Tanaka-kun’s Genius Simplicity (And Simple Comedy in Anime)

(This was a post written and made in to a video a long while back, I thought it would be a good idea to bring it to the blog along with some more of my older content)

Protagonists from many different shows released every season find themselves in difficult and interesting situations, Tanaka-kun is trying to avoid ending up in them himself.

“Tanaka-kun is always listless” is an anime from Spring 2016 in which the main character wants to be anything but a main character; even describing his friend “Oota” as the protagonist of his own life.

From the first moment we get introduced to our main character, it’s easy to see just how much he wants to avoid using any energy whatsoever. His voice actor, “Ono Kensho” does a superb job of capturing this personality and complements the main themes of the show extremely well.

In fact, the way everything in the entire anime perfectly complements each other is the strongest reason to why I enjoy it so much, which is simply down to how ingeniously simple the show is in the first place.

First of all, the characters. Tanaka-kun is literally a personified hyperbole of how any person feels on a lazy day of school, work or college. This is a feeling that anyone can relate to, but also something that isn’t explored too much in the world of anime. We see the “lazy” trope pop here and there, but it’s never anywhere near as extreme or as relatable as how it appears in this show. And this personality is what the entirety of the anime revolves around, including: Characters, Art-style, Direction and the Sound-Track. All knitted up in to one perfect ball of simplicity.

I don’t think I even need to explain how Oota is a perfect second lead to Tanaka. These two make such a good duo that you could literally watch them do anything and enjoy it. Sure, it may seem as if he’s there simply to allow the main character to even exist, which is correct to some extent. However, likable and relatable enough on his own that this doesn’t matter so much. Oota is how you feel when your best mate is having one of those lazy days and is a personification of the line “Where would you be if it wasn’t for me?”

Finally for the characters that I’ll cover we have Miyano; a stark contrast to our MC, resembling the childish part of themselves that I feel every single person has inside them somewhere. These three characters set up a perfect atmosphere and is a combination that allows for the audience to empathize with all sides of the story, allowing for the comedy to be that much more effective.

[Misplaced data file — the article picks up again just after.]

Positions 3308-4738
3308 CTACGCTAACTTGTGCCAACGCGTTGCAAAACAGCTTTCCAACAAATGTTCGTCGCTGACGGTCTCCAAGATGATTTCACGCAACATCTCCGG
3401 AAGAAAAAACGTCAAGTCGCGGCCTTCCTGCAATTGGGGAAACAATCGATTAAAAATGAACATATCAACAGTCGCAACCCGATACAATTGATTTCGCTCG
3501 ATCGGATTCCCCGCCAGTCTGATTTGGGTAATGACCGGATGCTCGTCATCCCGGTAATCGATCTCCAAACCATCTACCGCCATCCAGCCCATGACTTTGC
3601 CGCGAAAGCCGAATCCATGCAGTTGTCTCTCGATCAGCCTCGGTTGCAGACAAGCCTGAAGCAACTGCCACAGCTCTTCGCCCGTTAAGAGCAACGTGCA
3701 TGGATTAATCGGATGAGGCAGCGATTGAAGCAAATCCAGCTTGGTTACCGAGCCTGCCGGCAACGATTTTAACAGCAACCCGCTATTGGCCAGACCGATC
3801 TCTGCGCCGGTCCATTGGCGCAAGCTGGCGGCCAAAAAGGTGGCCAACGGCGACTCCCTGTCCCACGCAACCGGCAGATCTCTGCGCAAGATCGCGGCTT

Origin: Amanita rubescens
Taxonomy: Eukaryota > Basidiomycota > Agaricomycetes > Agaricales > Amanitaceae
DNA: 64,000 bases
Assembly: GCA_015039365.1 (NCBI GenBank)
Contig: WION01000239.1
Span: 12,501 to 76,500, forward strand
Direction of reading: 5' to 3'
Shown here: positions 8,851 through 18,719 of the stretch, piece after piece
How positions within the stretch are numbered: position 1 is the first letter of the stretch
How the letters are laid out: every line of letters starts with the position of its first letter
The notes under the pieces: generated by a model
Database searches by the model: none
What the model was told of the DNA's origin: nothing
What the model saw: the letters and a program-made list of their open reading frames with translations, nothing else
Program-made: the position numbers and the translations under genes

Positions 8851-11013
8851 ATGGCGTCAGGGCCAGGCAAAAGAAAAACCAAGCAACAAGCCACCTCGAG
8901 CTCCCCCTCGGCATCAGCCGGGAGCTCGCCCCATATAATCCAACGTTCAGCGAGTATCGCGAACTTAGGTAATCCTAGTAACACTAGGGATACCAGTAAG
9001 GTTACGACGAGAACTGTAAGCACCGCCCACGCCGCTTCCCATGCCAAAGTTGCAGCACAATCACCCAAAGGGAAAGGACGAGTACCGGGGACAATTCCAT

Talking about atmosphere, art-style in comedies is something that’s rather difficult to get right, because something too complex will take away from the build-up to the punch line and break the atmosphere entirely. So in animation, we need to create art that’s simple, but doesn’t make it look cheap and shoddy at the same time. As an example of something that does this perfectly, and is really a goal to aim for if you’re creating a comedy anime, then look towards Prison School. Achieving something like this is pretty difficult, but Tanaka-kun hits the mark pretty damn well. The build up to the jokes will be focused heavily on characters, whilst the background will be something much simpler. Once the joke has been made and the viewers have been able to laugh and focus on the characters making them, the focus of the art shifts to something much more pretty and good looking (usually not including the characters at all). This creates a very nice breathing gap between jokes, and allows for the audience to have a break and take in the parts of the show that are actually quite good looking. This set-up also gives the next joke in line more impact, and if it’s at the end of the episode, will sub-consciously make the viewer want to watch another for more humour of the same kind. I do think, however, it’s important that the anime is only 12 episodes, since this kind of technique would generally be used in shorter length episodes, and if it were 24 episodes long it could get boring. Luckily, the creators struck a balance of episodes and length of episodes that I feel is perfect, even if it hasn’t finished yet.

On the subject of the humour, I think it’s important to note how non-obnoxious the humour is. It contains a charming amount of subtlety to it, where it’s not just telling you a few then ending the episode. The humour is found more so within the actions of characters. And due to this being done well, it means you don’t really get sick of the characters and actually care for them quite a bit, something that tends to happen more so in story focused shows.

Moving on to the sound-track, I feel like this could be considered the “Cherry on the cake” as it were. Other than the opening, it’s not exactly memorable, but what it is, is chill. It is so chill. At the end of the day, it’s the sound-track topping off everything else that leaves me with a smile after every episode. And that’s not even a smile at the humour, that’s a smile left by the fact that the show is just so damn chill, it literally just leaves you in a good mood. Oh and the opening is absolutely beautiful. I’m not a master of music, but the build up of instruments to the singer’s introduction and the way that the singing works so perfectly with the vibes of the anime, really is pretty incredible.

Finally, one of the most important parts of any comedy, perhaps even more important than the jokes themselves: The direction. I haven’t read the manga myself, but I feel like this show must have translated pretty amazingly, because the use of pauses breaking up the build ups and punch line’s work extremely well. This is something that is usually done much better in manga due to how the panels are set out, but occasionally you get an anime that translates this in to animation really well. And I do believe Tanaka-kun is one of them.

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